Many homeowners would love to fast forward to when they own their houses outright and no longer have to worry about monthly mortgage payments. As a result, the idea of paying off their mortgage early could be worth exploring for some people. This will allow you to lessen the amount of interest you’ll pay over the term of your loan, all while giving you the ability to become the home’s full owner earlier than expected.
There are a few different methods by which you can go about paying early. The simplest method is just to make extra payments outside of your normal monthly payments. Provided this route doesn’t result in extra fees from your lender, you can send 13 checks each year instead of 12 (or the online equivalent of this). You can also increase your monthly payment. By paying more each month, you’ll pay off the entirety of the loan earlier than the scheduled time.
If you’re considering paying off your mortgage ahead of time, make sure you avoid these five critical mistakes.
Mistake #1: Not Considering All of Your Options
It can be very tempting if you come into some extra money to put that toward paying your mortgage off ahead of time. However, getting out of debt a little bit earlier may not be the most remunerative choice to make. To illustrate this, let’s look at an example.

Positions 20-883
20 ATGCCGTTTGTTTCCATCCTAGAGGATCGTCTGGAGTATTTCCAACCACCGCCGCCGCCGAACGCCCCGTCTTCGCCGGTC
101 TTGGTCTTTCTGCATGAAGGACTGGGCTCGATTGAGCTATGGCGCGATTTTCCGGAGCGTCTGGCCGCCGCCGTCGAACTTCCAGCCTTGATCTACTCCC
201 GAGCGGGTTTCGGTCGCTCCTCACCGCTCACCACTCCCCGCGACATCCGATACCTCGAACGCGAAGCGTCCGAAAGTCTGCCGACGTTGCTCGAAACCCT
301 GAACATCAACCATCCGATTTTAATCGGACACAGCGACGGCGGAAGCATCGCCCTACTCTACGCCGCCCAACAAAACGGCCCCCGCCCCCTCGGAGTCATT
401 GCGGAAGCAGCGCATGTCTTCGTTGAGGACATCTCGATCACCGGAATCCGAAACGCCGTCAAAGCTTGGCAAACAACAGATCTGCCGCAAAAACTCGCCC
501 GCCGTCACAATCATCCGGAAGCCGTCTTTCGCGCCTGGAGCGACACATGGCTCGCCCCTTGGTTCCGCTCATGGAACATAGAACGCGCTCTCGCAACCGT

Let’s say you’re considering making a one-time payment of $20,000 toward your mortgage principal. Your original loan amount was $200,000, you’re 20 years into a 30-year term, and your interest rate is 4%. Paying down $20,000 of the principal in one go could save you roughly $8,300 in interest and allow you to pay it off completely 2.5 years sooner.
That sounds great, but consider an alternative. If you invested that money in an index fund that represents the S&P 500, which averages a rate of return on 9.8%, you could earn $30,900 in interest over those same 10 years. Even a more conservative projection of your rate of return, say 4%, would net you $12,500 in interest.
Everyone’s financial situation is unique, and it’s very possible that the notion of being out of debt is so important to you that it’s worth a less than optimal use of your money. The important thing is to consider all of your options before concluding that paying off your mortgage earlier is the best path for you.
Mistake #2: Not Putting Extra Payments Towards the Loan Principal
Throwing in an extra $500 or $1,000 every month won’t necessarily help you pay off your mortgage more quickly. Unless you specify that the additional money you’re paying is meant to be applied to your principal balance, the lender may use it to pay down interest for the next scheduled payment.